PublisherFourth Estate
Date Published11 February 2016
Price£ 8.99


by Will Smith

Young teacher Colin Bygate sees his student just about to throw himself into the sea – but the search for the boy only aggravates Colin’s wife and the community in Jersey.


Will Smith’s experience as a stand-up comedy star and a writer on award-winning television shows such as Veep and The Thick of It shines in Mainlander, a debut story about loneliness, secrets and not belonging.

Jersey in October 1987 is a place where memories of difficult WWII times seethe beneath the surface and where anyone who comes from the mainland finds it difficult to feel at home. It is closer to France than to England and the long-established community simmers with rivalries, old traditions and unspoken rules and nothing remains a secret for long, though the islanders will not wash their dirty laundry in public.

Colin Bygate, an outsider originally from Bristol, now married to islander Emma and working as an English teacher in a school, doesn’t feel accepted by the natives. Just because. He’s a quite naïve decent guy in his late 20s but so thoughtful and kind that Emma searches for fun in the arms of Rob de la Haye, her ex-boyfriend whom Colin loathes with passion. Rob inherited the island’s biggest hotel, throws his money around and enjoys making dodgy business deals.

One evening Colin, sitting on the rocks by the sea following a row with his wife, sees his student, 16-year-old Duncan Labey, who appears as if he is just about to jump into the cold water. He stops the boy and drives him back to his parents’ home. He hopes that the apparent wish to commit suicide was just a figment of his own imagination.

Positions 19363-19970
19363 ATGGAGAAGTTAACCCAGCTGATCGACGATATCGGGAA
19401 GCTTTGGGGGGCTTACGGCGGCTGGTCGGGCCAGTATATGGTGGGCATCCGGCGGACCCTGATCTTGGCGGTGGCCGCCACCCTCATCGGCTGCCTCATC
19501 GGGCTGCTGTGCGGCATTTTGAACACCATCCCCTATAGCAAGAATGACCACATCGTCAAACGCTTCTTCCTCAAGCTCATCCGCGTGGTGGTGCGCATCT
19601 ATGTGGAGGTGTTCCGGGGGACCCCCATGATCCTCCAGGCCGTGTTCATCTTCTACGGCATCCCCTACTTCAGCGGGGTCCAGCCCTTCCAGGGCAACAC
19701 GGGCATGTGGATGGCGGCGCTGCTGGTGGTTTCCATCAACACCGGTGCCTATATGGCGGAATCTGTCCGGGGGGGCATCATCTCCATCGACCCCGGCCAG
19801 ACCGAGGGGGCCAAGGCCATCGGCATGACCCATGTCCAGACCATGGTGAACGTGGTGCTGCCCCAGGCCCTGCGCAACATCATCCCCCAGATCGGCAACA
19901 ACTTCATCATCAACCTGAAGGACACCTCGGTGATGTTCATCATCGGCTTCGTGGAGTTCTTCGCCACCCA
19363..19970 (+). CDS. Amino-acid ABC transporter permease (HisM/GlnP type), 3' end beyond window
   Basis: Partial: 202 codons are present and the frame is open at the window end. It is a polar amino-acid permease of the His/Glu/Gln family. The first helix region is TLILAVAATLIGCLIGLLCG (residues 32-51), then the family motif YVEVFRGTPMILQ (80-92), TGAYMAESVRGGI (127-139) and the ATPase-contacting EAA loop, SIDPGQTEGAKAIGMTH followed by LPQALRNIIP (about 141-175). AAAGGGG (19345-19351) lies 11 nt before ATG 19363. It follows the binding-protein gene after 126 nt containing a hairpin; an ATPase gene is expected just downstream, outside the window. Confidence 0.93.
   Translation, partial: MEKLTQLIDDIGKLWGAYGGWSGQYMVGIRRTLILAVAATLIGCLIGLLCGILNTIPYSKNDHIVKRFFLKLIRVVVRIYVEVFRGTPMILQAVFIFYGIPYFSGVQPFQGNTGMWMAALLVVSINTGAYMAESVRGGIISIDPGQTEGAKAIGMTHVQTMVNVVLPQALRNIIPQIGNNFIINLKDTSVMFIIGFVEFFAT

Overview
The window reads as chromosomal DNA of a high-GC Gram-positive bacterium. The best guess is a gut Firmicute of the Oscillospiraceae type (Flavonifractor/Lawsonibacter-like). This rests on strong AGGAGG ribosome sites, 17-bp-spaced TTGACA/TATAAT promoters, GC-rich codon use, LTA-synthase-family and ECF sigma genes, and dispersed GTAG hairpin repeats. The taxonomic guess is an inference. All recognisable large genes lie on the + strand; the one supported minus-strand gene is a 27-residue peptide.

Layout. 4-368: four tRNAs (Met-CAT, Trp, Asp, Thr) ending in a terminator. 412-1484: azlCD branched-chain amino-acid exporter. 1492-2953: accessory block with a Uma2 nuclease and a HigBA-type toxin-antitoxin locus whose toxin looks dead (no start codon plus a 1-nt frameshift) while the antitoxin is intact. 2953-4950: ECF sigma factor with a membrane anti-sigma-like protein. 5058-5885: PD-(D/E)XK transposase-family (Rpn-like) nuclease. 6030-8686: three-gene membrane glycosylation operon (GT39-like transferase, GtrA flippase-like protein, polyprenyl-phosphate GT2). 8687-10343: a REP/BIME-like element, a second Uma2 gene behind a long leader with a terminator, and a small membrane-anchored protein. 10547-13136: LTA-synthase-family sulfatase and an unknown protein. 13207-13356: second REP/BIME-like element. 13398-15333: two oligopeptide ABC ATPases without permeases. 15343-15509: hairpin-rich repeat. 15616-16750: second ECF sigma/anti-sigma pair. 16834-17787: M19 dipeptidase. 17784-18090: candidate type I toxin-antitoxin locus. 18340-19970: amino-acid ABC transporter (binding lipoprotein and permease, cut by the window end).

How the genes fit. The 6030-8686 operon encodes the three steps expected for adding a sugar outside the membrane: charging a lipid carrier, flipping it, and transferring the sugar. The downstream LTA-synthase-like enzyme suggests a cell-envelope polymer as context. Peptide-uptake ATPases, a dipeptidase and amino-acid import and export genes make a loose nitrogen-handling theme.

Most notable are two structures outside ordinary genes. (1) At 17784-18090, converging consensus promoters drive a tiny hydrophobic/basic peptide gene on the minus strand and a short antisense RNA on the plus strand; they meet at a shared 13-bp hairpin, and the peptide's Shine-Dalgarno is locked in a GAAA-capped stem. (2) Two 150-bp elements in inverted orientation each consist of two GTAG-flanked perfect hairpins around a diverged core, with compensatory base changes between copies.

But Duncan fails to turn up to school the following day and then delivers a letter to Colin’s flat, saying that he just can’t go on. The school headmaster plays down the truancy, the police aren’t concerned either, and Duncan’s parents don’t want to talk about his disappearance. The rumours spread, and Colin’s responsibility for the teenager is caricatured, as accusations of drug dealing, child abuse and bribery float around.

Very soon a claustrophobic tense web of sub-plots and characters emerges. Detective Barney Vautier, ex-boxer and the classic local hero, perfectly sums up the nature of the location: “We’re on an island. Know what that means? Surrounded by water. No way off it. So he’s not really missing. He’s just not where he’s supposed to be.”

Mainlander captures the spirit of the 1980s: politically incorrect, sexist, with casual racism and discrimination, and Dire Straits’ soundtracks thrown in. It’s a cross between a comic social commentary on the tight-knit community, and a thriller, with a body and some dark unexpected violence. The ending is slightly disappointing following the emotional nerve-wracking storm and the expectation of a different, stronger resolve for the case. But maybe Colin’s decision (quiet fight rather than flight) was the best in the circumstances.

Reviewed 14 May 2016 by Ewa Sherman